So when I frown about your watching music videos online, or visiting music-related websites, it’s not just that the quality of information online is often bad. Mainly it’s that those activities are vision-centric. Watching a screen pulls you out of the auditory world, which is where music lies. So listen to a recording instead. And when you sit down to tune, leave the electronic tuner alone. (They aren’t so accurate anyway, and it is so hard to overrule them when the damn light is showing you it’s right, even when your ears tell you differently.) Take your time, so what if it takes longer to tune. You will be forging the links between your ears and your instrument, your ears and your fingers, your fingers and the sound, the sound and your head. You might even come to enjoy tuning — it just feels great to hear those slightly-off vibrations, and guide them until they ring true. And once you get to enjoy tuning — boy, will you love playing!


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2 Comments on "Seeing, hearing, playing music"

  1. Pilk
    09/05/2012 at 3:36 am Permalink

    I hear what you’re saying, yet I don’t agree with all of it. (Mostly the internet thing) This doesn’t in any way mean that I think you are wrong, I simply believe that some people learn better in certain environments. Maybe people who work long hours don’t have the time to sit down with a record and figure out what chords and notes are being played. Using an online teacher to help you figure out what is being played can be very helpful and save a lot of time transcribing what you are hearing. I will say that the more you listen to music and play music, the better you will become at figuring out what is being played. I think the tuner is a great tool to help you learn what your “E” string, etc… should sound like. Yes in time you will be able to “hear” what a correctly tuned instrument sounds like, but initially I believe it saves time and teaches what correct tuning sounds like. Having a “real” live person as a teacher is a fantastic way to learn an instrument, but using a youtube teacher can be very useful also. Personal teachers are quite expensive. There are a lot of great youtube teachers out there who devote their time freely or for nominal fees especially where music theory is concerned. In learning how to play music on an instrument there are many, many tools: A tuner can be a good tool, Youtube can be a good tool, private lessons by a live teacher can be a good tool, records can be a good tool, books can be a good tool, jamming with your buddies can be a good tool, metronomes and drum machines can be a good tool, so on and so forth. Take all the tools you can find and implement them as often as you can, but most of all practice, practice, practice. Summing it up I would say there is no “one” way to learn how to play music on an instrument. I don’t disagree that “listening” to music is a great way to learn how to play it, I do disagree that the other tools mentioned have no merit.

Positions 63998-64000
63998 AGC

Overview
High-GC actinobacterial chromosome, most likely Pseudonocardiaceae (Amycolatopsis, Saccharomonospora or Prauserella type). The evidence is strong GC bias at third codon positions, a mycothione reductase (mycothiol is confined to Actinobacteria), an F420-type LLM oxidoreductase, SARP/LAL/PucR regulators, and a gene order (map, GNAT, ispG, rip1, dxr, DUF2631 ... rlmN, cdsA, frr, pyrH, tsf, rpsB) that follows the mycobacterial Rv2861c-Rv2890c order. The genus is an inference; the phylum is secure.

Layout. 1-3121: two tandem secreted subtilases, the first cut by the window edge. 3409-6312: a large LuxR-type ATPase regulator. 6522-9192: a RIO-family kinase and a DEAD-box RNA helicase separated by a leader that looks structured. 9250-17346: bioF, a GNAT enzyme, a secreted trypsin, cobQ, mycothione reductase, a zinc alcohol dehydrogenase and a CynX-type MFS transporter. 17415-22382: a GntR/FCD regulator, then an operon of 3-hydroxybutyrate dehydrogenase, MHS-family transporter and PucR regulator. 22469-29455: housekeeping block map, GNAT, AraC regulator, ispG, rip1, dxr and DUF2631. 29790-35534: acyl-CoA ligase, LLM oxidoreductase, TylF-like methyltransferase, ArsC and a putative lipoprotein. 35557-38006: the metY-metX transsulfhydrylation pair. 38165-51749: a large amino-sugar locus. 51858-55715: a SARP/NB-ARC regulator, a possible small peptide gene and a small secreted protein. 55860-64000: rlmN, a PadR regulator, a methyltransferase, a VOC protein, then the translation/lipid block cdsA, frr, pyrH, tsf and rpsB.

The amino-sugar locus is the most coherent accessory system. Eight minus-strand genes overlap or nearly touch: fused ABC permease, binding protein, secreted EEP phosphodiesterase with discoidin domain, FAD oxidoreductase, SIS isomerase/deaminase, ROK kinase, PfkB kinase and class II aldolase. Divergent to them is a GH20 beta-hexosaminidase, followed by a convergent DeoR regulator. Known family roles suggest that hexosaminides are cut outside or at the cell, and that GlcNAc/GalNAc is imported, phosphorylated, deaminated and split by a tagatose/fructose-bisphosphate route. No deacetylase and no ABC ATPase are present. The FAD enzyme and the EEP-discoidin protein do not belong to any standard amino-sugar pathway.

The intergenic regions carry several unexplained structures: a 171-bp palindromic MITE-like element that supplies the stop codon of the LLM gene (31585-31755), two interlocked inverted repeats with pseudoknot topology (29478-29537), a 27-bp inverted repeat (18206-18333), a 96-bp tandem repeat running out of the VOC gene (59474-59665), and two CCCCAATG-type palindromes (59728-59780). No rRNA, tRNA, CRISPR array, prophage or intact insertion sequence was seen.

See ya in Vegas

  2. chezztone
    09/05/2012 at 1:08 pm Permalink

    Pilk — Always good to hear from you. If you are having fun watching youtube music instruction and using your electronic tuner, fine, you’re not hurting anyone. But if you are trying to become a great player you are on the wrong path, sorry. Talk to great players, or read interviews with them, and find out how they learned and how they tune. Thanks for reading and responding! Cheers, SC